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The New Zealand Musculoskeletal Medicine Wiki
Nau mai, haere mai! This website is a learning resource that is primarily designed for Musculoskeletal Medicine training in New Zealand. It also aims to be useful for GPs, other doctors, and medical students. It is not written for patients but they are welcome to read the articles. Click on a body region on the skeleton or a portal below to get started.
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Category:Elbow and ForearmCategory:Elbow and ForearmCategory:Hand and WristCategory:Hand and WristCategory:Foot and AnkleCategory:Knee and LegCategory:Pelvis, Hip and ThighCategory:SpineCategory:ShoulderCategory:ShoulderCategory:Head and JawCategory:Chest WallCategory:Chest WallCategory:Abdominal WallCategory:Abdominal WallCategory:WidespreadPortal:ProceduresHuman skeleton front2.png
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Featured Wiki Article for 1 March 2023

Carpal Instability

There are eight carpal bones of the wrist ("carpus") which are held together by ligaments. With ligamentous injury the wrist can become unstable and lead to post-traumatic osteoarthritis. - Read More
Carpal intercalated rows.jpeg

Featured Open Access Journal Article for 1 March 2023

Complex Regional Pain Syndrome: Practical Diagnostic and Treatment Guidelines, 5th Edition

Pain Medicine

ABSTRACT - There have been some modest recent advancements in the research of Complex Regional Pain Syndrome, yet the amount and quality of the work in this complicated multifactorial disease remains low (with some notable exceptions; e.g., the recent work on the dorsal root ganglion stimulation). The semi-systematic (though in some cases narrative) approach to review is necessary so that we might treat our patients while waiting for “better research.” This semi-systematic review was conducted by experts in the field, (deliberately) some of whom are promising young researchers supplemented by the experience of “elder statesman” researchers, who all mention the system they have used to examine the literature. What we found is generally low- to medium-quality research with small numbers of subjects; however, there are some recent exceptions to this. The primary reason for this paucity of research is the fact that this is a rare disease, and it is very difficult to acquire a sufficient sample size for statistical significance using traditional statistical approaches. Several larger trials have failed, probably due to using the broad general diagnostic criteria (the “Budapest” criteria) in a multifactorial/multi-mechanism disease. Responsive subsets can often be identified in these larger trials, but not sufficient to achieve statistically significant results in the general diagnostic grouping. This being the case the authors have necessarily included data from less compelling protocols, including trials such as case series and even in some instances case reports/empirical information. In the humanitarian spirit of treating our often desperate patients with this rare syndrome, without great evidence, we must take what data we can find (as in this work) and tailor a treatment regime for each patient.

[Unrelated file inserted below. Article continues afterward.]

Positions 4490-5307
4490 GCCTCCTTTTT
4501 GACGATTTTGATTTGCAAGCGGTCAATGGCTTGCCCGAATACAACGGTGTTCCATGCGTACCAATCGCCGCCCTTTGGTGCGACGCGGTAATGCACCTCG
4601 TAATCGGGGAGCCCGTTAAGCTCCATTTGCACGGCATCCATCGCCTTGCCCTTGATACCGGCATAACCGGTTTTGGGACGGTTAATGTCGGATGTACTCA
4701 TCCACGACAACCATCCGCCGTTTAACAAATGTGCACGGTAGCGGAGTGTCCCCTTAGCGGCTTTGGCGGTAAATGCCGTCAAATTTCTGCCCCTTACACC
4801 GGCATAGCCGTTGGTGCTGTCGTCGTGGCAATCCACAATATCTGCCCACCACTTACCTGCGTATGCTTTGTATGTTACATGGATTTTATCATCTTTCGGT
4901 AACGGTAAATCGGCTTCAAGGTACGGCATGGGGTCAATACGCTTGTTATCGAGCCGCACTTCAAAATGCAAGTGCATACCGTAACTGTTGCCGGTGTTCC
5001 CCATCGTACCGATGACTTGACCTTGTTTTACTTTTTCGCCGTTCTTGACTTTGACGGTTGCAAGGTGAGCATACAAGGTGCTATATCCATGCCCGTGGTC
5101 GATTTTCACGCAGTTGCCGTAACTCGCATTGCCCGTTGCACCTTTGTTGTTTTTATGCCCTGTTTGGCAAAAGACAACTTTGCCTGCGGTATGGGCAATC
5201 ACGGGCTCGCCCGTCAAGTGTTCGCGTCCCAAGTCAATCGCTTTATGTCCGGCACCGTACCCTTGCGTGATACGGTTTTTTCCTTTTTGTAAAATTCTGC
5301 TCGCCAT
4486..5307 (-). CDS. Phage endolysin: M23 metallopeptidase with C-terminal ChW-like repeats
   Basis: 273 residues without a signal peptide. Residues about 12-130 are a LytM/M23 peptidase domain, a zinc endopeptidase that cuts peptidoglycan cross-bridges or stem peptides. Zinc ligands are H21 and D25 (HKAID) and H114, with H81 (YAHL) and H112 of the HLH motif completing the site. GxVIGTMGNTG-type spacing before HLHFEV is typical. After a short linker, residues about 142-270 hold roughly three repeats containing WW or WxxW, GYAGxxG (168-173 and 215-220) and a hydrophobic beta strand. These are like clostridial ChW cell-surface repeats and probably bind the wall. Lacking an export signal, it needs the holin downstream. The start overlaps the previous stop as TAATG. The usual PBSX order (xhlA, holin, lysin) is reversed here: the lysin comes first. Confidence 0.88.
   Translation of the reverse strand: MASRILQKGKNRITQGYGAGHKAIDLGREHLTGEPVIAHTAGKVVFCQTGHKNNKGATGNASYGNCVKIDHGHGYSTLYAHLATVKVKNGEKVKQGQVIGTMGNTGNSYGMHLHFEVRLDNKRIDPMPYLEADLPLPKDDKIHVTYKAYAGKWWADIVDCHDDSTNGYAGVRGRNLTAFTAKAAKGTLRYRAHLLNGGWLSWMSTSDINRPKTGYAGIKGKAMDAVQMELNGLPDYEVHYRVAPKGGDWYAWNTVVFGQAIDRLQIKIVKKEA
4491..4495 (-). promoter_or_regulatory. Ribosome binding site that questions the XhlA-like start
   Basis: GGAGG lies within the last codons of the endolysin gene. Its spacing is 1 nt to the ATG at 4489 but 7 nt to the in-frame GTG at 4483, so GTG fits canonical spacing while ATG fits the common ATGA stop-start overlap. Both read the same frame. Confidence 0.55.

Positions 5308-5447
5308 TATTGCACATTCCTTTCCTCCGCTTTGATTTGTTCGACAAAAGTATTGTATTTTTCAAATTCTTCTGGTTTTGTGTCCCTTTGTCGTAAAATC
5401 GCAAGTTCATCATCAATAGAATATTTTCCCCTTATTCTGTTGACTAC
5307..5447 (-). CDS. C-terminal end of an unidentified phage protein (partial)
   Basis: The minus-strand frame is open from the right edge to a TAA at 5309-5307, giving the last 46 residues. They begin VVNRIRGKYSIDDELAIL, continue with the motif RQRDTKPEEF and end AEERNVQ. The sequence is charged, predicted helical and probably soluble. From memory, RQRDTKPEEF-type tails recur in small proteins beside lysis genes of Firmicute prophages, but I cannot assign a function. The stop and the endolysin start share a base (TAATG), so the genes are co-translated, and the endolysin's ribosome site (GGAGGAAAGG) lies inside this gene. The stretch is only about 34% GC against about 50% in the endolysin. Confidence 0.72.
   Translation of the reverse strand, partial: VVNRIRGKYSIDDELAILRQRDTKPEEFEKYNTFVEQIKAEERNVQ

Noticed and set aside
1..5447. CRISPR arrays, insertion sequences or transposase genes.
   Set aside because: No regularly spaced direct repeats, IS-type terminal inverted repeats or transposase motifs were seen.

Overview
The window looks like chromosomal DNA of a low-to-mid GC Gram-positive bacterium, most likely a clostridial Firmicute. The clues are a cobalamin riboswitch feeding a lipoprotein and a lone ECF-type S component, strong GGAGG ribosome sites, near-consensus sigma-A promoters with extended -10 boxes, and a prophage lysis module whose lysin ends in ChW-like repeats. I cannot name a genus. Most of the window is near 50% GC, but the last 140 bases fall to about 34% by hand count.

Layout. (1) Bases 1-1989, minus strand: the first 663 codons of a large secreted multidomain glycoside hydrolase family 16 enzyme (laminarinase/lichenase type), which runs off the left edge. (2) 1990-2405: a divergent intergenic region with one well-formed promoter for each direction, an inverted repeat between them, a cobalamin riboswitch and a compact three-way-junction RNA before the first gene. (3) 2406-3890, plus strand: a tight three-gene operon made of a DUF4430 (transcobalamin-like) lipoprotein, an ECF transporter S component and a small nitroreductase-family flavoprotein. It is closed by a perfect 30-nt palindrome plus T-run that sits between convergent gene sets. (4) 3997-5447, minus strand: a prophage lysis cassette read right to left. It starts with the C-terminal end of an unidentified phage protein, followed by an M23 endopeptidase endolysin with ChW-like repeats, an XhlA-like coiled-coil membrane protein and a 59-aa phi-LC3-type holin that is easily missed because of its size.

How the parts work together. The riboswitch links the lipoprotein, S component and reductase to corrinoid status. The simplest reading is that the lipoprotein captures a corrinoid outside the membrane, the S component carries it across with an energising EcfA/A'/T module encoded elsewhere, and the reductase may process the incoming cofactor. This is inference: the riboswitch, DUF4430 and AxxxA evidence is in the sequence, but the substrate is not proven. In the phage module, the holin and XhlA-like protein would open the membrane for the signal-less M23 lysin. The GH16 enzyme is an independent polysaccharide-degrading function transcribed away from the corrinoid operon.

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I will respect the hard-won scientific gains of those physicians in whose steps I walk, and gladly share such knowledge as is mine with those who are to follow.

— The Hippocratic Oath: Modern Version, Lasagna 1964